As is shown in FIG. 2 inputlines l2 and 14 are both in proximity to input opening 44. In the position shown in FIG. 2, input line 12 will feed more fluid into mixing chamber 40 than input line 14. As is readily apparent, the rotation of mixing chamber 40 by l80would result in more fluid being supplied by inputline 12. Of course,

it is not necessa ryxhat the. shaped opening shown be used, but, rather it is well-within the scope of the invention to utilize any shaped opening that will perform the desired mixing function.

Since both ends of mixing chamber 40 are sealed, the

fluid entering input opening 44 has no exit except through output-openings '46. As shown in FIG. 2, output openings 46 are circular in'shape. However, it is well within the scope of the present invention to utilize other shapes for the output openings that will perform the desired functions.

It is a natural consequenceof the design of the mixing chamber 40 that there is virtually no pressure gradient between the closed ends. Thus, there is force balance and the chamber will hold any set axial position between zero and maximum flow rate.

For reasons which will be more fully explained with reference to FIG.-3, mixing chamber 40 may be positioned alongits axis of rotation in order to regulate the rate of outputflow. In order to prevent an undesirable build up in pressure in housing 38 as mixing chamber 40 is moved downwardly, housing 38 is provided with opening 56. Since both the .upper'and lower ends of the housing areopen'to the atmosphere, the movement of mixing chamber '40 is unrestricted by any pressure build up. 1

The operation of mixing chamber 40 may be best explained with reference to FIGS. 2 and 3. As is shown in FIG. 2, fluid flowing through input lines 12 and 14 enters mixing chamber 40 through input opening 44. In the position shown in FIG. 2, more fluid from input line 12 than input line 14 enters input opening 44. However, asnoted above, the rotation of mixing chamber 40 bymotor 10 acting through shaft 42 can so position mixing chamber 40 so that more fluid from input line 14 than from input line 12 enters input opening 44.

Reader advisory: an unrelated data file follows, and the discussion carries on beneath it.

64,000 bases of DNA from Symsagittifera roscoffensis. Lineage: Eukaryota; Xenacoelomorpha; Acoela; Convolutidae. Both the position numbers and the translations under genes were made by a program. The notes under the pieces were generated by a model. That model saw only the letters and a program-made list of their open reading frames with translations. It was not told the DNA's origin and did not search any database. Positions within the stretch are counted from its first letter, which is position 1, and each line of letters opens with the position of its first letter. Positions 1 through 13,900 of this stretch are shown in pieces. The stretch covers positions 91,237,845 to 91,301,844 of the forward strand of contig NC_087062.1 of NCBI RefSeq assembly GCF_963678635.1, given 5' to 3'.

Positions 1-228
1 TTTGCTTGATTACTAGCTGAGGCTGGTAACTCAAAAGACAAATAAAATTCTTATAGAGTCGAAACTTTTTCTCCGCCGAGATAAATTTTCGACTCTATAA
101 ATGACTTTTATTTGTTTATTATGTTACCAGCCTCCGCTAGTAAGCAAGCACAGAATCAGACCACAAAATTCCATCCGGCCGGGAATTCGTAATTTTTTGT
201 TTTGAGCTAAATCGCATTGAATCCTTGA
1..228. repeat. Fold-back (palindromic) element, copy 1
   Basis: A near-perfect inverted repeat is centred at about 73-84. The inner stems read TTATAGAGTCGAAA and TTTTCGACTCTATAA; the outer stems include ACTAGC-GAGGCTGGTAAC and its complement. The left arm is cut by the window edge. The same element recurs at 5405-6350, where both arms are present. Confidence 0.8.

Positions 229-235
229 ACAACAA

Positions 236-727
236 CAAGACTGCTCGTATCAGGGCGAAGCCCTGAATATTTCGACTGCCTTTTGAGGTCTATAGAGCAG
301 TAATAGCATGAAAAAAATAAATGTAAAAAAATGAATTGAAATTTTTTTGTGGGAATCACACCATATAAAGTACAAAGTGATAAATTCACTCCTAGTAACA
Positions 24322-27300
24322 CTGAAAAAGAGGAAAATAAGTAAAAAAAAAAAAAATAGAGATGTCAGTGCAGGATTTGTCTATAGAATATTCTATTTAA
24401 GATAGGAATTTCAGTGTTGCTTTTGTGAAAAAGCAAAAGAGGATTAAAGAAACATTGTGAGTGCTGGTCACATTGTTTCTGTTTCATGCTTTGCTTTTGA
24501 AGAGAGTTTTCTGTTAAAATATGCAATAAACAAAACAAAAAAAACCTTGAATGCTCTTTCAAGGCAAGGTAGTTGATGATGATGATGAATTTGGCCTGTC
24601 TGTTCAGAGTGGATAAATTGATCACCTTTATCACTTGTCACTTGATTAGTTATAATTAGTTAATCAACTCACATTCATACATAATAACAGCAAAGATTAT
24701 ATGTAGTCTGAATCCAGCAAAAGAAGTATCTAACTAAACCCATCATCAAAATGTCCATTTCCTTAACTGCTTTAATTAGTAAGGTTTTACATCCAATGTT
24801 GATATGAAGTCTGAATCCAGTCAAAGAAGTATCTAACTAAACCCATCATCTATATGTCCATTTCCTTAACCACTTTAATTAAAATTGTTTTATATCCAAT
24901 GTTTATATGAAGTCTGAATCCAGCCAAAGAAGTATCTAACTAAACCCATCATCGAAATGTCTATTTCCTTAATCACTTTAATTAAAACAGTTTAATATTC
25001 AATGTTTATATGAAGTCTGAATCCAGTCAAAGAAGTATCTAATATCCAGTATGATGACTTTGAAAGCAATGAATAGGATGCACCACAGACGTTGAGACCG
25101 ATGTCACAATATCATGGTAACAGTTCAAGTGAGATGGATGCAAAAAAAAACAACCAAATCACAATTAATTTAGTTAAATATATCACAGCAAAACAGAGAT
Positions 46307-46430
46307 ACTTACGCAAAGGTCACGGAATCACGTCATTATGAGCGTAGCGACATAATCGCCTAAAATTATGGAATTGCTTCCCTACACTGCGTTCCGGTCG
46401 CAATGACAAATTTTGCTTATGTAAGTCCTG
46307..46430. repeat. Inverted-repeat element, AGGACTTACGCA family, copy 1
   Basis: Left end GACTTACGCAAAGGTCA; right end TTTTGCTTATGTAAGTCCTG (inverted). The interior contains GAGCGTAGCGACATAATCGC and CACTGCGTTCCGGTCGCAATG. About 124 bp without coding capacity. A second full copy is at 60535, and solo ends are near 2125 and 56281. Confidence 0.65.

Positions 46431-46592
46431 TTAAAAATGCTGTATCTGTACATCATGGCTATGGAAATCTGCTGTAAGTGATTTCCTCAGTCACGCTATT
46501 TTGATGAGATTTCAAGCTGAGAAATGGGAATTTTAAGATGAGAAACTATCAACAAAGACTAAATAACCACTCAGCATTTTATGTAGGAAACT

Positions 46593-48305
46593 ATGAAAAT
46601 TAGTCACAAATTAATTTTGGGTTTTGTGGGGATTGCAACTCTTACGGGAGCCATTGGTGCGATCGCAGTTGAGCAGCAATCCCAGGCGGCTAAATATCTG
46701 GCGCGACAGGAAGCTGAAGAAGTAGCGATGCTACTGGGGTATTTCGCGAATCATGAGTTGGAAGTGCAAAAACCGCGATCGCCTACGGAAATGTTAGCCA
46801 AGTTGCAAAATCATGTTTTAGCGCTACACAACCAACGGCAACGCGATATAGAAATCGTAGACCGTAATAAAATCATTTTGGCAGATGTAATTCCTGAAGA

Since input lines 12 and 14 are not always perfectly aligned with input opening 44, O-rings 48 and are provided to seal off the clearance between the interior of housing 38 and the exterior of mixing chamber 40 in the vicinity of input opening 44. Therefore, any fluid exiting from input lines 12 and 14 will be confined to the area between O-rings 48 and 50 and will therefore eventually'enter input opening 44.

Since mixing chamber 40 is closed at its bottom and top portions, any fluid entering input opening 44 must exit from output openings 46. In the same manner that O-rings 48 and 50 provide a seal about input opening 44, O-rings 50 and 52 provide a vseal about output openings 46. Because of the seal provided by O-rings 50 and 52, all fluid exiting from output openings 46, in the position shown in FIG. 2, is directed into annular output space 22A and is ultimately directed into output conduit 22. Annular output space 22A is formed in housing 38 and completely surrounds mixing chamber 40.

As mentioned above, mixing chamber 40 may be displaced along its axis of'rotation in order to regulate the rate of flow of output fluid. As shown in FIG. 3, mixing chamber 40 has been positioned downwardly with respect to housing 38 and is in a lower position than that shown in FIG. 2. Since O-rings 48, 50 and 54 are carried by the exterior surface of mixing chamber 40, these O-rings move therewith. O-ring 52 is mounted on the interior surface of housing 38 and therefore is not displaced by the movement of mixing chamber 40.

As shown in FIG. 3, all fluid exiting from input lines 12 and 14flows into input opening 44 since input lines,

- ring 52 permit fluid passing therethrough to'be directed to output conduit 22. The remainder of the fluid that passes throughoutput openings 46 is confined to the area between O-rings 52 and 54. Therefore, it may be readily seen that a downward positioning of mixing chamber 40 results in a reduction of the rate of flow of output fluid since both the inlet and the exit areas available for output flow are reduced. As seen in FIGS. 2 and 3, outlets 46 are not limited to one size.